By Nicole Hennessy
A bouquet of fresh red roses sits on the coffee table; however, it’s the scent of another, unidentified, flower that hangs heavily throughout the house.
James and Natalie Leek, sitting together on the couch, say they never had children – so the prospect of hosting a foreign exchange student became more and more exciting, until they decided they definitely would.
The Leeks made arrangements through the CIEE, meeting with local coordinator John Church, to determine who would be best-suited to stay with them in their North Olmsted home.
In August, Lea Herberg, a 15-year-old German girl, will arrive. She will spend five months absorbing a culture foreign to her, despite the stereotypes all countries acquire.
“We have such a big house and extra space, why not just do this?” James figured.
Because the couple never had children, they hadn’t had much to do with North Olmsted High School, within walking distance from their house. Now Herberg is enrolled, and whatever interests she cultivates, such as sports or theater, will give all of them a better understanding of a local school system, which, having grown up in India, Natalie never had the chance to see firsthand.
“You hear the football games going on,” James says, inching toward wanting to go. “You’re hearing the loudspeakers, and you’re seeing the lights … You see the school buses go by, and there comes the band …”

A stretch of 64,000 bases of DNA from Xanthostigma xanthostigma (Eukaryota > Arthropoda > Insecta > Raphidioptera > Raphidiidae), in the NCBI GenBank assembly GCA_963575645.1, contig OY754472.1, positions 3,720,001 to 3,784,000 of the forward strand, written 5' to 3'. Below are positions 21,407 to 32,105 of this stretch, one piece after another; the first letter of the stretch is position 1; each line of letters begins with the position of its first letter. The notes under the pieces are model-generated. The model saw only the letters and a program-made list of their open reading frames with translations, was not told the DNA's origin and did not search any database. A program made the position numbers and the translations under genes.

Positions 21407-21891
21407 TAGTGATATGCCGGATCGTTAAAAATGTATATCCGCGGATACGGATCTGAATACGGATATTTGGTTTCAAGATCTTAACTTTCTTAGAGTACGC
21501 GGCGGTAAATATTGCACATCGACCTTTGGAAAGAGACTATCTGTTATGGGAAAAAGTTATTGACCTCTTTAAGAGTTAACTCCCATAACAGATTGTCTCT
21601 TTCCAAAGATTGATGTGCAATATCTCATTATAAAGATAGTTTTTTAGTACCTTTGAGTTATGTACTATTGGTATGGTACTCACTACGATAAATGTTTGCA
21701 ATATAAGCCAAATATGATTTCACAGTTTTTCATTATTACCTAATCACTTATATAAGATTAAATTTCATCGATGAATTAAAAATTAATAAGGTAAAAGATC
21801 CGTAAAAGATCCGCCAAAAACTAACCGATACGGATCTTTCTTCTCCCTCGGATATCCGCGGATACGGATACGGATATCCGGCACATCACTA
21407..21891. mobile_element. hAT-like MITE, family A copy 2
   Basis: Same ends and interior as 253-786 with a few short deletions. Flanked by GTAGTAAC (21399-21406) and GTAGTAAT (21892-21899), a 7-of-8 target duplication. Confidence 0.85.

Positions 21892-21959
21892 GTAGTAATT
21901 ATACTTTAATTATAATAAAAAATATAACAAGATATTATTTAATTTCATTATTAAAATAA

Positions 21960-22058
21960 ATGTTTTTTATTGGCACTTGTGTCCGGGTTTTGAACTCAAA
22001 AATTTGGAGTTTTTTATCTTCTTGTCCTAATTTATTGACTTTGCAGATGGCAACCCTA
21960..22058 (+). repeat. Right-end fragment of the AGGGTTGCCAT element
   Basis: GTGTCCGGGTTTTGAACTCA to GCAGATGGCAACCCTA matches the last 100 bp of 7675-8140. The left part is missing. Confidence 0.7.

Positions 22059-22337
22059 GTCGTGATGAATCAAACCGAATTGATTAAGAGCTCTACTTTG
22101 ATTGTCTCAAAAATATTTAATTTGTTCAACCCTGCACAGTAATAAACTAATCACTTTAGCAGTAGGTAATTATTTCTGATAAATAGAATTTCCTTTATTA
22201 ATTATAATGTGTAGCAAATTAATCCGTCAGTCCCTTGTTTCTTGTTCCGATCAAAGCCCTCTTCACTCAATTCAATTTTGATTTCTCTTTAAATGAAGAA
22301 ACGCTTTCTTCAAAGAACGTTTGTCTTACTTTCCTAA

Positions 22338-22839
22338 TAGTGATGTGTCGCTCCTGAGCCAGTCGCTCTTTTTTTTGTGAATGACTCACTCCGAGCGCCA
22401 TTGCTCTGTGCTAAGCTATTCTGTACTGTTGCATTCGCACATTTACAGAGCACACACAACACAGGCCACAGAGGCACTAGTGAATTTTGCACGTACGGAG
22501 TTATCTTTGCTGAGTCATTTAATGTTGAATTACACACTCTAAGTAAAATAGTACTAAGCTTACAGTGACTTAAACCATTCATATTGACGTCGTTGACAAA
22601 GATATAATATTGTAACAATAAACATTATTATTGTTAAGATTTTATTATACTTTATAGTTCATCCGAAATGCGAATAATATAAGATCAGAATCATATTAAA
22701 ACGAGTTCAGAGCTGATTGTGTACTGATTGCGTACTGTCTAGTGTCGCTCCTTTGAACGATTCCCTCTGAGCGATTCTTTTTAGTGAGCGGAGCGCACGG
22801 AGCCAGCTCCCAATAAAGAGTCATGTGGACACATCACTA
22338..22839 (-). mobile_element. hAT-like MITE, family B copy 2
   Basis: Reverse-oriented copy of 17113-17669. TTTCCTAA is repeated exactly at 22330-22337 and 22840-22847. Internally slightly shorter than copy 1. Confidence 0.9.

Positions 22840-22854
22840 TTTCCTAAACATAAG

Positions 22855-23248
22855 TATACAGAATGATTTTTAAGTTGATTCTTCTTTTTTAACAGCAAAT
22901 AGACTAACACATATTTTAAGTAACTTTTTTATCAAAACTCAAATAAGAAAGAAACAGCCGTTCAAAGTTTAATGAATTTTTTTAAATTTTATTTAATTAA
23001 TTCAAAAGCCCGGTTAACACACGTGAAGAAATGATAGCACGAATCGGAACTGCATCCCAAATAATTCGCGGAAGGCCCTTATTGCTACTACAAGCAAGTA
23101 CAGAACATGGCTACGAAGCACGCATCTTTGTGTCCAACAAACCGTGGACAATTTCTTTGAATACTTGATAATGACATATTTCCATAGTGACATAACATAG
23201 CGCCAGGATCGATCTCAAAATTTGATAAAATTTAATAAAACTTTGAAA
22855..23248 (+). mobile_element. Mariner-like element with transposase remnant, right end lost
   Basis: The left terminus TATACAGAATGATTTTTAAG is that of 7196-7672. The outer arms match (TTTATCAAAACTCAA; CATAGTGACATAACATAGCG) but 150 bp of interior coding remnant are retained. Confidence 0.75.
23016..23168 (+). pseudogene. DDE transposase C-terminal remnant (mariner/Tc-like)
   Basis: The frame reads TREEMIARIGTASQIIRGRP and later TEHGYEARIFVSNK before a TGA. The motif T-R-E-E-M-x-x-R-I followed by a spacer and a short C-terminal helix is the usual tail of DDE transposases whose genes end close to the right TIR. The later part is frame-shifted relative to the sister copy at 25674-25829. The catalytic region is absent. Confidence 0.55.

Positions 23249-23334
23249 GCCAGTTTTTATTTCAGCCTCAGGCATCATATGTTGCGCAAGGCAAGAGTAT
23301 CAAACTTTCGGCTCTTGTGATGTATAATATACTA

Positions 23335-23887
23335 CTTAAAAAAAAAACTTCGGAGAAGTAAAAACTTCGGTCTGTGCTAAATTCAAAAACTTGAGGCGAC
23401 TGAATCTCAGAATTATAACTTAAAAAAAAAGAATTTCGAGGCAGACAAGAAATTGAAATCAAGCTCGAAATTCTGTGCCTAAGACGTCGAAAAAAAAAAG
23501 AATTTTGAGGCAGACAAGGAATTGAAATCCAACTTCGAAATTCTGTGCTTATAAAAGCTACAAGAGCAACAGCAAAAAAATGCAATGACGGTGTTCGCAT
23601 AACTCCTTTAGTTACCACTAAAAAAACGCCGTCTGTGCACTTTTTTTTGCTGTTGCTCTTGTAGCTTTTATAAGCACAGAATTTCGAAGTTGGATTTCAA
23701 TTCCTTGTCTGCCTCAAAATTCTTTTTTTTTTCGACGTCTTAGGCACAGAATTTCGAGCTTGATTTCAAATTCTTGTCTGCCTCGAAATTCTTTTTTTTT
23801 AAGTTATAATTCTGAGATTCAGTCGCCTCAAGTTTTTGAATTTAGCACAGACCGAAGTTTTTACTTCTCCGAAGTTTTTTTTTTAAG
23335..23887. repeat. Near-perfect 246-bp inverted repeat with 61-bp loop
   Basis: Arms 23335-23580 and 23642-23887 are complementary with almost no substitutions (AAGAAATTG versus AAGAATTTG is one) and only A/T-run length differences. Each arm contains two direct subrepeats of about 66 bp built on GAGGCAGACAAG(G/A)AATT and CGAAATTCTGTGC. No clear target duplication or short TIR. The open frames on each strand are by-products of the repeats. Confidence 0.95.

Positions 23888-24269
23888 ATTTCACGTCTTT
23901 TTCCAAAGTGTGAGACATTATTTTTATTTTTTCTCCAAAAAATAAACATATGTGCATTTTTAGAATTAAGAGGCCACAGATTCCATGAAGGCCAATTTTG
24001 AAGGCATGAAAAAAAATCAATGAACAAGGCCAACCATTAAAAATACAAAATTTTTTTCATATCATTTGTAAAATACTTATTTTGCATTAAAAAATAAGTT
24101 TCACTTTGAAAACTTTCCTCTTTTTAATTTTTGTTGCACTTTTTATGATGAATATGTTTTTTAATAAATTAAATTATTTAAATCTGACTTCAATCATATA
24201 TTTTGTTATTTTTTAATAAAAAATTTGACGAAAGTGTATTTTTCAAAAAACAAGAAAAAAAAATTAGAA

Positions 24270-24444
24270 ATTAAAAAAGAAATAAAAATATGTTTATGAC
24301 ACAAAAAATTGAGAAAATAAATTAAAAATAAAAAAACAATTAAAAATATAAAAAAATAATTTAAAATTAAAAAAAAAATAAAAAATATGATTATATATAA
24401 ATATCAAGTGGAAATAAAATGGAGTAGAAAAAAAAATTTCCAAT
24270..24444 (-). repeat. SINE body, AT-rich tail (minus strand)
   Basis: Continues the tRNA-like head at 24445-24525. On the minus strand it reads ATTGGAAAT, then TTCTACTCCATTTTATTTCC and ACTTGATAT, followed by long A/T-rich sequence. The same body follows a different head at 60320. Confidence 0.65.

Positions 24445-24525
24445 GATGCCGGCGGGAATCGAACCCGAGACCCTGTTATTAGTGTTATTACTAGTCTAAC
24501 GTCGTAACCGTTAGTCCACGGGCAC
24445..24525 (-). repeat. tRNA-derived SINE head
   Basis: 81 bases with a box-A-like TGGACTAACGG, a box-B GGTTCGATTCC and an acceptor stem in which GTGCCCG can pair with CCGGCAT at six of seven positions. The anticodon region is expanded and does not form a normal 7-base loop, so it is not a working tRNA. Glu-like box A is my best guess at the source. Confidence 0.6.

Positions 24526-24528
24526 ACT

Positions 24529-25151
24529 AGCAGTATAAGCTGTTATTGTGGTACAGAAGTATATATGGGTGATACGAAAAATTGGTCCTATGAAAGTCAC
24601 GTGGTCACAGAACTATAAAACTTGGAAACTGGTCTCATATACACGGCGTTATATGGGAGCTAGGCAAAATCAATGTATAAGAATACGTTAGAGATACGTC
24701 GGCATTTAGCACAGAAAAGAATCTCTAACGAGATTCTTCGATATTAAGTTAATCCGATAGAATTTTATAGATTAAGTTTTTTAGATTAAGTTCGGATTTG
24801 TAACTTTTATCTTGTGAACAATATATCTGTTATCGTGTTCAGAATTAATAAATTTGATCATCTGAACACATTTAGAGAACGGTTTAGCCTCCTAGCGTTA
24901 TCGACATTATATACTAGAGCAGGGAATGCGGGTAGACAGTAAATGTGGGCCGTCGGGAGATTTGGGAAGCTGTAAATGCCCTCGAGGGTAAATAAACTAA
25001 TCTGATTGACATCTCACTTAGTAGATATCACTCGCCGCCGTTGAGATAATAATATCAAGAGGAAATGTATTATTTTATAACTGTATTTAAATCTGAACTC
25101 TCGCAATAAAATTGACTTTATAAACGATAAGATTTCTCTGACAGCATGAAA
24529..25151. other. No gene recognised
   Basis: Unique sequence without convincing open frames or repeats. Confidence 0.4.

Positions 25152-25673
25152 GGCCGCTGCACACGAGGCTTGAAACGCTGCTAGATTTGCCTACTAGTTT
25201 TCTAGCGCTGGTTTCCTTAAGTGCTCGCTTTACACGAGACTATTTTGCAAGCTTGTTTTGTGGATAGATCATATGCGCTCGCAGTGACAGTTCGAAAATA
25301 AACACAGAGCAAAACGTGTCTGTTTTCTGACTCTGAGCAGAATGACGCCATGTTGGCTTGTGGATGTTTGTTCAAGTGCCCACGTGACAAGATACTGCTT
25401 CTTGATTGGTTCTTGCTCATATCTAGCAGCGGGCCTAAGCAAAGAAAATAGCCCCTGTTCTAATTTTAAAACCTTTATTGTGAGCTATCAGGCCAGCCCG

Natalie interrupts, laughing. She knows he wants to go to those football games.
“It’s also nice to see, well, how are the schools going?” James continues. “Because you can hear the school board and what happens in the community, but if you actually have a student going there, then you can learn more. Are they doing a good job? Or, are there things we could do as a community to try to improve our schools?”
Church says host families offer the student the opportunity to discover America through their eyes.
And, in the process of doing so, these families actually learn about themselves and where they come from.
While the Leeks worry about Herberg acclimating, they see North Olmsted as a welcoming community. Still, there are cultural differences, and kids will be kids, as some people say.
In addition to Natalie’s Indian background, James was raised by Dutch immigrants, which he later illustrates, jokingly referencing an edition of “Dutch for Idiots.”
“But most of my growing up was kind of isolated in the Ohio area,” James says. “So, that’s my world.”
When he saw India for the first time, he learned even more about people and culture than he had growing up. He is excited to share that experience with Herberg, who will have the opportunity to have her own adventure.
“Equate it to a coin,” he supposes. “We see the heads coin in this country, but if you turn the coin over, it’s tails. You just see a different perspective.”
When studying business at Case Western Reserve University, Natalie says, she was taken in by a family.
“Even though I was much older, it was still very important in forming my own character and giving me the confidence to integrate into the community, to be successful at what I was doing,” she says, citing this as an incentive for her being a host parent.